By now, your kids have certainly figured out that the routine has changed. With school out for a little while, and most of us distancing ourselves from social activities for our own health and that of others, nothing is the way it was even a week ago.
You may be wondering how to explain the situation to your young children. It can be hard to find the right information to share with a child – how much will they understand? Will it make them afraid? How do we help them to feel safe and protected?
Perhaps you are trying to make sense of the unrelenting stream of information about coronavirus too – and you need to know what information is useful.
Here is a basic script for sharing about coronavirus with your children.
We’re sharing a “social story” about coronavirus which you can share with your children, or just read for yourself to prompt your conversation with your children. It contains simple, straightforward language, provides actions that children can take to keep themselves and their loved ones healthy, and promotes a hopeful outlook on this whole situation.
Here are a few tips for talking with your children about coronavirus – or any other tough situation.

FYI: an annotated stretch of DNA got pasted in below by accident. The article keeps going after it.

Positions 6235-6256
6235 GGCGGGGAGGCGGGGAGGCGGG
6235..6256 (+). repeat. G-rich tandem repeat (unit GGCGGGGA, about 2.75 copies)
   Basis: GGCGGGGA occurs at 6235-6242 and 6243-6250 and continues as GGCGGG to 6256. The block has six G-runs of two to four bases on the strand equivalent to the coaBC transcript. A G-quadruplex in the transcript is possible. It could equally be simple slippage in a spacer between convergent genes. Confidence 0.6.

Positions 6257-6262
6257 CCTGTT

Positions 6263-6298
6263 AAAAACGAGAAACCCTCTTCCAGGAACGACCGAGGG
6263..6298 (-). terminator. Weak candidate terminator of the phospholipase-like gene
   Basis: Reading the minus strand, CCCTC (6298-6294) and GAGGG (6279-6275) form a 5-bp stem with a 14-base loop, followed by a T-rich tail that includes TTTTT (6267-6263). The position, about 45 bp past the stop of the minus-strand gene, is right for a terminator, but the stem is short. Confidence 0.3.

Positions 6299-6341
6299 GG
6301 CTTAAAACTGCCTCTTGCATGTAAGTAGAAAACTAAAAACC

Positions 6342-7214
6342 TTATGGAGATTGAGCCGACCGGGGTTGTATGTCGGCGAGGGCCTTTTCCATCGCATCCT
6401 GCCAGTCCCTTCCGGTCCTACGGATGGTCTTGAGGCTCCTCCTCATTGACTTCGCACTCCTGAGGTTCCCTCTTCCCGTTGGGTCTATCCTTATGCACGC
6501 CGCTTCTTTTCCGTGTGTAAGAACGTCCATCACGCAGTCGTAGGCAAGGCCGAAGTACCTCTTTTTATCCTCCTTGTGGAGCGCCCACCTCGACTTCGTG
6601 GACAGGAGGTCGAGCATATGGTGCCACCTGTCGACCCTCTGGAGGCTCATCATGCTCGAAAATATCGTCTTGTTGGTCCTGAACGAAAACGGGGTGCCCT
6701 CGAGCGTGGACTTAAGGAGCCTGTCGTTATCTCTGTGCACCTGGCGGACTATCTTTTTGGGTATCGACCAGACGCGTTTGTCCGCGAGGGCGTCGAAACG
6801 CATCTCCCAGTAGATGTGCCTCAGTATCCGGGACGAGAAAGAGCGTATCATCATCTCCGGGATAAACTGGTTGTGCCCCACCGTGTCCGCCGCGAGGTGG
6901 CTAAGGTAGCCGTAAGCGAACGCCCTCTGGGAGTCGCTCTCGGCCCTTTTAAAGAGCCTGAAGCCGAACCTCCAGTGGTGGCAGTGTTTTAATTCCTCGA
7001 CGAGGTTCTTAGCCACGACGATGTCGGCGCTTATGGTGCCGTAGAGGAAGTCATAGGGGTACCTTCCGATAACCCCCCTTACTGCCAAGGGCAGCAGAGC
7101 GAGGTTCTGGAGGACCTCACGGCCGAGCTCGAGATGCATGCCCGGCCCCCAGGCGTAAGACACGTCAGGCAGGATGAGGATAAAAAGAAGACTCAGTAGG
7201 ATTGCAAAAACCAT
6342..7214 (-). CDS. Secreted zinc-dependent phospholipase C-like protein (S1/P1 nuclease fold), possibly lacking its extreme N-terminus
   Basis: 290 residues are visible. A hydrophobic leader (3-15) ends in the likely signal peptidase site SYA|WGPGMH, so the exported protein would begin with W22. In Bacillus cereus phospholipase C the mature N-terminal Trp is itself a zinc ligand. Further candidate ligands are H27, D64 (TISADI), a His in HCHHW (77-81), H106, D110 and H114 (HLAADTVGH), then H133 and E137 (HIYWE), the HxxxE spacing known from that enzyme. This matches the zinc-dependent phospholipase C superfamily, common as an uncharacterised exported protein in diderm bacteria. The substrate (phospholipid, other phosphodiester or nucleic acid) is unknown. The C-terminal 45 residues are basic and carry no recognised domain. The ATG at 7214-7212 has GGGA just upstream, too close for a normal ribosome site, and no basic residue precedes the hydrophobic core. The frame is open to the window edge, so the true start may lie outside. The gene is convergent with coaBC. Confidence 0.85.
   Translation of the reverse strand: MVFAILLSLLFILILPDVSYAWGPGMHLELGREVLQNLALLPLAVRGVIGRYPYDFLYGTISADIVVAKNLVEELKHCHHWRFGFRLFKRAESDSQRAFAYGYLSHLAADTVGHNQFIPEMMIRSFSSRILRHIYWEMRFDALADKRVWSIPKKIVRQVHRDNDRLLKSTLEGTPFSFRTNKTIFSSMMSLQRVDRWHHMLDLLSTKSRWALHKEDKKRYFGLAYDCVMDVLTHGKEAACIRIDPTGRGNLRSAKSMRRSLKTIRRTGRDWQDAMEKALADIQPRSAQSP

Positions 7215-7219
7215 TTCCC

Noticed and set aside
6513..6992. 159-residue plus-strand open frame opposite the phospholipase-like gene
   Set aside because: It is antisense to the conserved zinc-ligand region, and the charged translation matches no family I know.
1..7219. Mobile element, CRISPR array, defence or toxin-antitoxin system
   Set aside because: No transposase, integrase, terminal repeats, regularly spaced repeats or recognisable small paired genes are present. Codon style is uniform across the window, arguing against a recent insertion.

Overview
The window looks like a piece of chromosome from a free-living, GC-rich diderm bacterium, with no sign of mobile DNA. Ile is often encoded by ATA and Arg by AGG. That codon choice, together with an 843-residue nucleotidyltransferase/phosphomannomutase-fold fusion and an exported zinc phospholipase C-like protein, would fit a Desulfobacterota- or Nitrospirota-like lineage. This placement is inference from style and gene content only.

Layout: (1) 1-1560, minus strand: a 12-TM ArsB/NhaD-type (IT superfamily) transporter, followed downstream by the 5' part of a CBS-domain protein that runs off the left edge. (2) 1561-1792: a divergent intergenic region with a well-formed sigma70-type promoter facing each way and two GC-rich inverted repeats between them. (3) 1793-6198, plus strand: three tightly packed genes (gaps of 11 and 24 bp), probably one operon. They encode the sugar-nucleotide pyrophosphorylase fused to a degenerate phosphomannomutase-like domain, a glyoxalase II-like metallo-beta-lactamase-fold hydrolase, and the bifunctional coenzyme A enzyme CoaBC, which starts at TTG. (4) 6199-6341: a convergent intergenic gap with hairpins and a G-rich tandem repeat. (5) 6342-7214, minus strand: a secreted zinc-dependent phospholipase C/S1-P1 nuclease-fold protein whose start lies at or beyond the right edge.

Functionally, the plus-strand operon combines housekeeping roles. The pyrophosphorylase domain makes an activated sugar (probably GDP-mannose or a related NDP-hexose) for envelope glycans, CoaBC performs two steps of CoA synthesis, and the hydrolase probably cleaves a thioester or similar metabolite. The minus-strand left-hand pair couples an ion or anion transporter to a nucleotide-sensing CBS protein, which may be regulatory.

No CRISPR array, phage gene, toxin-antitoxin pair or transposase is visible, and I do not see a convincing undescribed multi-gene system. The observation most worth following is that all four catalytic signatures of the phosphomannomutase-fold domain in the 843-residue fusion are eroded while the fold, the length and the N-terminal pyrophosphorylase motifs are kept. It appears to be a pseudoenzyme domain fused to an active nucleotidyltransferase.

- Have the conversation, but don’t provide more information than you need to.
- Focus on what you can do to help keep your family safe and healthy.
- Use factual language.
- Listen to your children and answer their questions.
- Encourage healthy ways to decrease stress and anxiety, including safe ways to connect with friends during the school closure.
Here are a few links that you might find helpful…
- Talking to Kids About the Coronavirus from Child Mind Institute
- How to Talk to Kids about Coronavirus from New York Times
- Talking to Children about Coronavirus from AACAP
And in closing…
Our children will respond to this situation by watching us. If this situation has you a little on edge, you are definitely not alone and we validate your feelings. But the same actions you can take to help your children feel safe are actions you can take to help yourself feel safe. Make a plan, be prepared, choose your information wisely, select reliable sources for information, and try to keep a hopeful outlook. And once you have the information you need, stop taking in more information for a period of time, and do things that are healthy for you physically and mentally. By doing this, you are modeling how to handle uncertain times.